Difficult, lonely being a black woman in sector, says iMed Tech founder

Featured image: iMed Tech founder and CEO Nneile Nkholise (Supplied)
Featured image: iMed Tech founder and CEO Nneile Nkholise (Supplied)

Despite running running an award-winning medtech startup, Nneile Nkholise still finds it hard and often lonely being a black woman in the sector.

“You always have to try and prove the narrative wrong that women, and black women cannot start a successful company,” says Nkholise, 27, who is the founder and CEO of Johannesburg-based medtech startup iMed Tech.

“You find out (about the doubt) in the questions that they (investors) ask you, they want you to prove your worth and work,” she says.

Nkholise — who was one of the speakers at French tech summit VivaTech held last week — founded iMed Tech in 2015. The company produces and supplies medical specialists with medical prosthesis, bio-implants, dental aligners and custom made surgical planning models.

‘You always have to try and prove the narrative wrong that women, and black women cannot start a successful company says iMed Tech founder’

Besides winning the SAB Foundation Social Innovation Awards in 2015, iMed Tech is a finalist of the 2016 Gauteng Accelerator Programme, while Nkholise also participated in the 2016 Discovery Entrepreneurs Medtech Silicon Valley Programme.

Added to this, the Master’s graduate in mechanical engineering, says it’s “very hard” being a black woman in medtech because there are so few success stories of such women succeeding in the sector.

“As a result it’s difficult to get guidance from other black women,” she says, adding that because there are so few success stories of black women in the sector, she also experiences “a lot” of doubt from investors over her company.

Started company to address challenges

Nkholise says she has always had a strong attachment to the medical field.

She drew the idea for iMed Tech from her Master’s research in mechanical engineering at the Central University of Technology, Bloemfontein. Her research looked at the application of additive manufacturing in the fabrication of facial prosthesis.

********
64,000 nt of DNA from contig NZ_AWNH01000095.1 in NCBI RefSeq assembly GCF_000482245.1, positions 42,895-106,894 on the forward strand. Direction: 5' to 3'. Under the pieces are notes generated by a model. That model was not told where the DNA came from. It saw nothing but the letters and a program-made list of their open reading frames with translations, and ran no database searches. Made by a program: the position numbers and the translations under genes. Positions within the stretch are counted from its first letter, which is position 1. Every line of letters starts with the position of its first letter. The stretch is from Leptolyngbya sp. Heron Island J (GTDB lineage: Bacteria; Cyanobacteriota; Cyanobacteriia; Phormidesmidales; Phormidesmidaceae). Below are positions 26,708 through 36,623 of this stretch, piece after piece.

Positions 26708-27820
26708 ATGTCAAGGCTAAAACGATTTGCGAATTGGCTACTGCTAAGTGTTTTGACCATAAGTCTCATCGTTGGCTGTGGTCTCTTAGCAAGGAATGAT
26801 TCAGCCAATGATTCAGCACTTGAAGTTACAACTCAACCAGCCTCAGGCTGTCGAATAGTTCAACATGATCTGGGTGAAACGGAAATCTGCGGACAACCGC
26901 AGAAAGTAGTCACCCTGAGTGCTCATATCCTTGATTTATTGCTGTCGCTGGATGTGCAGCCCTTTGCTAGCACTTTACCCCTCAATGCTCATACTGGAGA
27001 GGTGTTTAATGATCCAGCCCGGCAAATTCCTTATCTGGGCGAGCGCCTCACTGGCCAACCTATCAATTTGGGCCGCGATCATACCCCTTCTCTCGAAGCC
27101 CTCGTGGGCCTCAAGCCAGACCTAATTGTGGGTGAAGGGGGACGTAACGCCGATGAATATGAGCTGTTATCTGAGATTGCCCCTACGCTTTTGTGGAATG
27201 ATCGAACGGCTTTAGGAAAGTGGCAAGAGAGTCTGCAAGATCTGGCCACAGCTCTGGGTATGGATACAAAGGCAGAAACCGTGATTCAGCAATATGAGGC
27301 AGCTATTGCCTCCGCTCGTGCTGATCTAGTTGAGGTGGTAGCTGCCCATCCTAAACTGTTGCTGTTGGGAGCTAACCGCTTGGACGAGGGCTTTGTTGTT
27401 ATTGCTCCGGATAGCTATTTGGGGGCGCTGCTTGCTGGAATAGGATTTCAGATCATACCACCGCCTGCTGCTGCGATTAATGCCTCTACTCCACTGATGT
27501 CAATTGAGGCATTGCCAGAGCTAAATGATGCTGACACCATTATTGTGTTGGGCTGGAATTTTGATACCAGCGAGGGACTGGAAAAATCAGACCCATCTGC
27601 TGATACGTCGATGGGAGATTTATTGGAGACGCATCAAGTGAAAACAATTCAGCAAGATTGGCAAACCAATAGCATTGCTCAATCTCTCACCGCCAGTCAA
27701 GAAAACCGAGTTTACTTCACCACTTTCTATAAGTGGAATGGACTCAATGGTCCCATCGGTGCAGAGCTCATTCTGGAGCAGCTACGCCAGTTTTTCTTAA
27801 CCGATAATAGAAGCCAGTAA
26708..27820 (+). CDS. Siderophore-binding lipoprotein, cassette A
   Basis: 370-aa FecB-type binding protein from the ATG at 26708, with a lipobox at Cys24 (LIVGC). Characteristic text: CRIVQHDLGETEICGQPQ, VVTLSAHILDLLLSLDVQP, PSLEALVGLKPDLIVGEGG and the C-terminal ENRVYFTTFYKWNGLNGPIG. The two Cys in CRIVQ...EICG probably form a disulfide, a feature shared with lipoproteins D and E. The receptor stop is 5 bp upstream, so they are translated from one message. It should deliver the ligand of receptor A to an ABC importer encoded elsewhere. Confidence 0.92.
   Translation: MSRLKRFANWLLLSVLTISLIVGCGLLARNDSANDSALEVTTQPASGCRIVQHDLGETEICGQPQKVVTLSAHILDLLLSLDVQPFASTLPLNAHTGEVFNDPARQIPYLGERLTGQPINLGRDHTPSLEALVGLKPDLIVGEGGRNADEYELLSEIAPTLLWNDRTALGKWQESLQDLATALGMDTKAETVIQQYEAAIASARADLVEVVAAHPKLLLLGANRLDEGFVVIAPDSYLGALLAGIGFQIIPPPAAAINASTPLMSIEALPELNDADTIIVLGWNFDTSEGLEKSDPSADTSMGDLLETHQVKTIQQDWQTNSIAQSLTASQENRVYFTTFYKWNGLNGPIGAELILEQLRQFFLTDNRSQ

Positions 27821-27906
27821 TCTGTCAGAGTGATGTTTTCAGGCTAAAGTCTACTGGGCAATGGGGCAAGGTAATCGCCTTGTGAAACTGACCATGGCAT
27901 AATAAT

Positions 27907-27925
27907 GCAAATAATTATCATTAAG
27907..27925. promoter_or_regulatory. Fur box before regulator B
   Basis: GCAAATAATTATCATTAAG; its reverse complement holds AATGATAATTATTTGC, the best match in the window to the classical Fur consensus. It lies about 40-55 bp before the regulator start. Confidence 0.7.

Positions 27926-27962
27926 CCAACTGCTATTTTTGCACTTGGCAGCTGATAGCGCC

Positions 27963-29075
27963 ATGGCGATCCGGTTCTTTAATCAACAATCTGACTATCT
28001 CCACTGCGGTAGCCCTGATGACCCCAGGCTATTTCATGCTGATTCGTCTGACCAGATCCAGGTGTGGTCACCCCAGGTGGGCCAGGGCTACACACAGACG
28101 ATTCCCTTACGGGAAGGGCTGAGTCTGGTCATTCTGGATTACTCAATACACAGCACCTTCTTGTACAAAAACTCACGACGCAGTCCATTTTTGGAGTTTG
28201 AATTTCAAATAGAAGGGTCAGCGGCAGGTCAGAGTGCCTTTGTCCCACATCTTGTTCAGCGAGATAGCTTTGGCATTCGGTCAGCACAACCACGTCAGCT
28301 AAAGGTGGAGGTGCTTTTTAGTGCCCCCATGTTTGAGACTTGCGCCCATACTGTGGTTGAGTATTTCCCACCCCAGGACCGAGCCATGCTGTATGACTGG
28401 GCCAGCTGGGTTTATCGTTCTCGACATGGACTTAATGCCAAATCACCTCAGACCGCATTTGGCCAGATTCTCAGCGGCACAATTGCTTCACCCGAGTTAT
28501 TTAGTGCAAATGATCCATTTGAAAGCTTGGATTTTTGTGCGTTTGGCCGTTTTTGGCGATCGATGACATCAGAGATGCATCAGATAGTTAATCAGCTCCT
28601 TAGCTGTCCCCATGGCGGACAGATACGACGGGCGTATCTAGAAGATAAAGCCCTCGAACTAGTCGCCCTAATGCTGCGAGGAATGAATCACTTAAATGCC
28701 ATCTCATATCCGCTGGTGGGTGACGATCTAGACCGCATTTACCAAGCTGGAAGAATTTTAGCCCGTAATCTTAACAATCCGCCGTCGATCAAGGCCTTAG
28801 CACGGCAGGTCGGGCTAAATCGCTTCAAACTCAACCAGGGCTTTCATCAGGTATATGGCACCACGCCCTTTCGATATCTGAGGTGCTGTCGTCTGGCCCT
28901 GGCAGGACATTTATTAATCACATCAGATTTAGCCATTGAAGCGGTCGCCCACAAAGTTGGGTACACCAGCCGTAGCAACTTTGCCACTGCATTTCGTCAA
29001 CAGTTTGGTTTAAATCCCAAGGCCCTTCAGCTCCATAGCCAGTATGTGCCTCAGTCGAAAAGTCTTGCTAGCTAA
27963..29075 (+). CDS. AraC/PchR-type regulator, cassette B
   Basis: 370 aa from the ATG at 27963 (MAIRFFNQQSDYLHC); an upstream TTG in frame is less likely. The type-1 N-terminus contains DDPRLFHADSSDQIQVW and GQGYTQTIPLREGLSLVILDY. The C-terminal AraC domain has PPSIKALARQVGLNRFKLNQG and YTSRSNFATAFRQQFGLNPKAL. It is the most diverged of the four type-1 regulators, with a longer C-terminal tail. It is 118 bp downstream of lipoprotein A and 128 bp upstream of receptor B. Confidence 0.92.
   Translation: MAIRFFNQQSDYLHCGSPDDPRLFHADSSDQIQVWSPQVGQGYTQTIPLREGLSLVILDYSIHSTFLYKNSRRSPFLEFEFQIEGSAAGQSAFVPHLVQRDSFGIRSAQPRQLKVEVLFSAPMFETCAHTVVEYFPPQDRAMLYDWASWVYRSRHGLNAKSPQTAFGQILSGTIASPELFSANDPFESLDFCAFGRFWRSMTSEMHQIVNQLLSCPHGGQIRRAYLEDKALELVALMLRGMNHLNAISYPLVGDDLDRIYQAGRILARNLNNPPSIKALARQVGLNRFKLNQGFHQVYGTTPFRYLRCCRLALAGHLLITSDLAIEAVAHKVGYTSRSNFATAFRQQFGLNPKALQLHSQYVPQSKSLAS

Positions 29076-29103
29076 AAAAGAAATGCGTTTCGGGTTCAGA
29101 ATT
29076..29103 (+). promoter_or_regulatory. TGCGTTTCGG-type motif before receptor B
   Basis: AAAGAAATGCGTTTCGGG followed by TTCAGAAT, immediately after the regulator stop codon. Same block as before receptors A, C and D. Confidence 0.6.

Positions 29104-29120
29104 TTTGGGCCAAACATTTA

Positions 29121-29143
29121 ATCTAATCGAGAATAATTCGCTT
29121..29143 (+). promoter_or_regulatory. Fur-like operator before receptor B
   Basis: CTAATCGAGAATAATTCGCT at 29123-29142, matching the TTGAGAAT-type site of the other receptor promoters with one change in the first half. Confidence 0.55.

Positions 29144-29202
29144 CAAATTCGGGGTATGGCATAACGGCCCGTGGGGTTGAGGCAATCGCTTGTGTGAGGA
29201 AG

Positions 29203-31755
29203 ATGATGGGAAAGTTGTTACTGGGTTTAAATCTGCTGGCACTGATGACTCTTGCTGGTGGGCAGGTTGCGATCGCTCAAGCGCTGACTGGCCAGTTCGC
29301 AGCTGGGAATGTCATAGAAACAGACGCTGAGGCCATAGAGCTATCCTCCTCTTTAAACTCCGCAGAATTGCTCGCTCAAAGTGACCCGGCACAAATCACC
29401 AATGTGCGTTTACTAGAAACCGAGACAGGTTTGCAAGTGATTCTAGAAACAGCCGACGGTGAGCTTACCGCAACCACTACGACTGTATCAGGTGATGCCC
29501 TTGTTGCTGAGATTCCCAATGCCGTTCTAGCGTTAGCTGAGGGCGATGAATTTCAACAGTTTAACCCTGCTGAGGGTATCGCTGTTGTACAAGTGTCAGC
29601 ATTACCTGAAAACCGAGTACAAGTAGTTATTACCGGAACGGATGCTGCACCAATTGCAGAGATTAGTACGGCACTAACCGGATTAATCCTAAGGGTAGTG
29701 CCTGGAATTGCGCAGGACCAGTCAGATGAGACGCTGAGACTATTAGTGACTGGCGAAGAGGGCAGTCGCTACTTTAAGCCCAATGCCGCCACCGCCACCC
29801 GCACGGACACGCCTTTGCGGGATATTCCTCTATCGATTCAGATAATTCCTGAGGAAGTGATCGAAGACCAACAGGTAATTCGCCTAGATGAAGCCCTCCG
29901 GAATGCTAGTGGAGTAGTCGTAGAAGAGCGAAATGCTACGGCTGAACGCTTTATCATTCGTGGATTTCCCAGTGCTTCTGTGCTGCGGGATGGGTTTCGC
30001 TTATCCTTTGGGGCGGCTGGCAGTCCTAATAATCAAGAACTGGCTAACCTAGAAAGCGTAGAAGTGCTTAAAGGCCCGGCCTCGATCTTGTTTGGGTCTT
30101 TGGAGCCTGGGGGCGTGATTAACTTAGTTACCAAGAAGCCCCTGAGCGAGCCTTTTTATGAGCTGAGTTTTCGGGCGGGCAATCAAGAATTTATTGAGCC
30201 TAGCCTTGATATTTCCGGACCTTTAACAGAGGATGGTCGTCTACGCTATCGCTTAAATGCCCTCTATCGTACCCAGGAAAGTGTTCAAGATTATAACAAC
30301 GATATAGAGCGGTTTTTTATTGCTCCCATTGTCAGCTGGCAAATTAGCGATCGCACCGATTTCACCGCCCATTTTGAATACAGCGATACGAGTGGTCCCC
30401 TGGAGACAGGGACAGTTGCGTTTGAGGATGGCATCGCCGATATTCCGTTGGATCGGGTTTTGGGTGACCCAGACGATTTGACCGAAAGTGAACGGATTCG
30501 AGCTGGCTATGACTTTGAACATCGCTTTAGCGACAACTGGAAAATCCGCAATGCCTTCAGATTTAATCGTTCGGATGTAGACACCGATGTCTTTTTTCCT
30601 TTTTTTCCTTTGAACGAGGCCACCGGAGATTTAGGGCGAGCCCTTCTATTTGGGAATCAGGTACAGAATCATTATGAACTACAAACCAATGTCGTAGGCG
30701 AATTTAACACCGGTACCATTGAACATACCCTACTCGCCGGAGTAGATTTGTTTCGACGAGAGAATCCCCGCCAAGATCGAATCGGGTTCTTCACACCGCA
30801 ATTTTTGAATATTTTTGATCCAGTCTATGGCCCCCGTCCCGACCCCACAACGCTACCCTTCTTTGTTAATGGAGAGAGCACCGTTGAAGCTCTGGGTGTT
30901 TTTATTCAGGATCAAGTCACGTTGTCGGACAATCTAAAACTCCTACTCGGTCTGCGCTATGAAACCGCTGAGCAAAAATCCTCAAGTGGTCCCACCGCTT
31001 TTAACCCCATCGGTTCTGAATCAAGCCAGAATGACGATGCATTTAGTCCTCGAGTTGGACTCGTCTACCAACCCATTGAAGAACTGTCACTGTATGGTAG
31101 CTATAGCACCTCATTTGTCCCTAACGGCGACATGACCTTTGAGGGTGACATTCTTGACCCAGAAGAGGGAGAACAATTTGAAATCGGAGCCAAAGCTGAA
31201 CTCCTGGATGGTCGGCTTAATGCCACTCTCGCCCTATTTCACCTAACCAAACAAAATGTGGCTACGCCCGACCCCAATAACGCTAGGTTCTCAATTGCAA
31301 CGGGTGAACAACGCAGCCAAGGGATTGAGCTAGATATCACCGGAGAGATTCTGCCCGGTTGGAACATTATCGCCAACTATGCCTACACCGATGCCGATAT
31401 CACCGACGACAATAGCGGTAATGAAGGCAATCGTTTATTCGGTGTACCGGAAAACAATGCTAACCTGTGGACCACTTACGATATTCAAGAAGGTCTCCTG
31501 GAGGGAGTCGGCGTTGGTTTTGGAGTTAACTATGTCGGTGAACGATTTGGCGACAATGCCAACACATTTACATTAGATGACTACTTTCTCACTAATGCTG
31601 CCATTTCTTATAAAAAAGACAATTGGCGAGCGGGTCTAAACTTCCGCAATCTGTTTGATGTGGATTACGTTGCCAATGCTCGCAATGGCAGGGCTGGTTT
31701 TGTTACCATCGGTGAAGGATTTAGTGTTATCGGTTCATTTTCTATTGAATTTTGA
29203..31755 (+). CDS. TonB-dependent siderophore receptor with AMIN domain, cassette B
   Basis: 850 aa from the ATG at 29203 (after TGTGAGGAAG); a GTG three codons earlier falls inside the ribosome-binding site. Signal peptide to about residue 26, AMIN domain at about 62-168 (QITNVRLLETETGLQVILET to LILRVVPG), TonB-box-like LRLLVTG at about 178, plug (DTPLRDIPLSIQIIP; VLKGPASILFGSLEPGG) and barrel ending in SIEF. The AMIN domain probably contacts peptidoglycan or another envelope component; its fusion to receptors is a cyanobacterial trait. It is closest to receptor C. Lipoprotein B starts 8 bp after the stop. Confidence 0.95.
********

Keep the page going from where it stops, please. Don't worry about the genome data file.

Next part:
“I started the company because I saw many challenges in the medical sector that could be solved by creating a strong collaboration between engineering and medicine to create solutions that are unique and custom made to fit each person,” she explains.

Initially bootstrapping the company, with her mother chipping in with funding too, Nkholise says she has been “lucky” to receive R350 000 from the SAB Foundation, R100 000 from Liquid Telecom, and $5000 from the Tony Elumelu Foundation.

Since it became operational in 2016, the startup which employs seven people, has generated about R1.1-million in (cumulative) revenue. However, the company is yet to secure any funding from investors.

“We are still in the process of securing funding through various institutions to help the stage where we are because we are scaling and need more resources to help our growth,” says Nkholise.

Nkholise is also a Tony Elumelu Foundation (TEF) fellow. “TEF offered me a wealth of knowledge that one could not have easily gotten anywhere else. The foundation also gave me lots of exposure in Africa because it is an honour being associated with Tony Elumelu’s brand,” she says.

‘Targeting 10X revenue’

Her company, she says, has experienced good growth in sales this year. This after the company spent the past two years focusing on a combination of product development and testing.

“This year has been fully about scaling and we are targeting 10X growth in revenue as compared to our previous year’s revenue,” she says.

Last year in November, after a testing and pilot period, iMed Tech launched its breast prosthesis product aimed at women who have had a mastectomy due to breast cancer.

“Most of our focus right now is in dentistry as a subset of the company and we are working towards the launch of our full 3D printing dental laboratory that will enable easy custom-made product development for people requiring dental work,” she says.

“We are doing clear dental aligners as a replacement for metal braces and we also work with some medical specialists in creating surgical planning models for them,” she adds.

Investors showing interest in sector

She says the biggest challenge her business has faced is around educating potential customers about her company’s offerings.

“Beyond just selling a product, we need to educate the potential market because we are playing in a relatively new market and it entails a lot of education so that our potential customers can know about our product solutions,” she says.

She believes that for one to be successful in medtech, beyond being passionate about tech, one needs to also have a passion for helping people.

“Because in medicine, human life is very important and one should always have human life at the centre of their company’s mission and vision,” she says.

And things, she believes are looking up for the sector.

Says Nkholise: “We are seeing a lot of investors who are starting to show a keen interest in this sector, because a lot are starting to realise that health is directly proportional to economic growth. To keep a country performing well, you need to invest in the health of people leading the country.”

Featured image: iMed Tech founder and CEO Nneile Nkholise (Supplied)

Daniel Mpala


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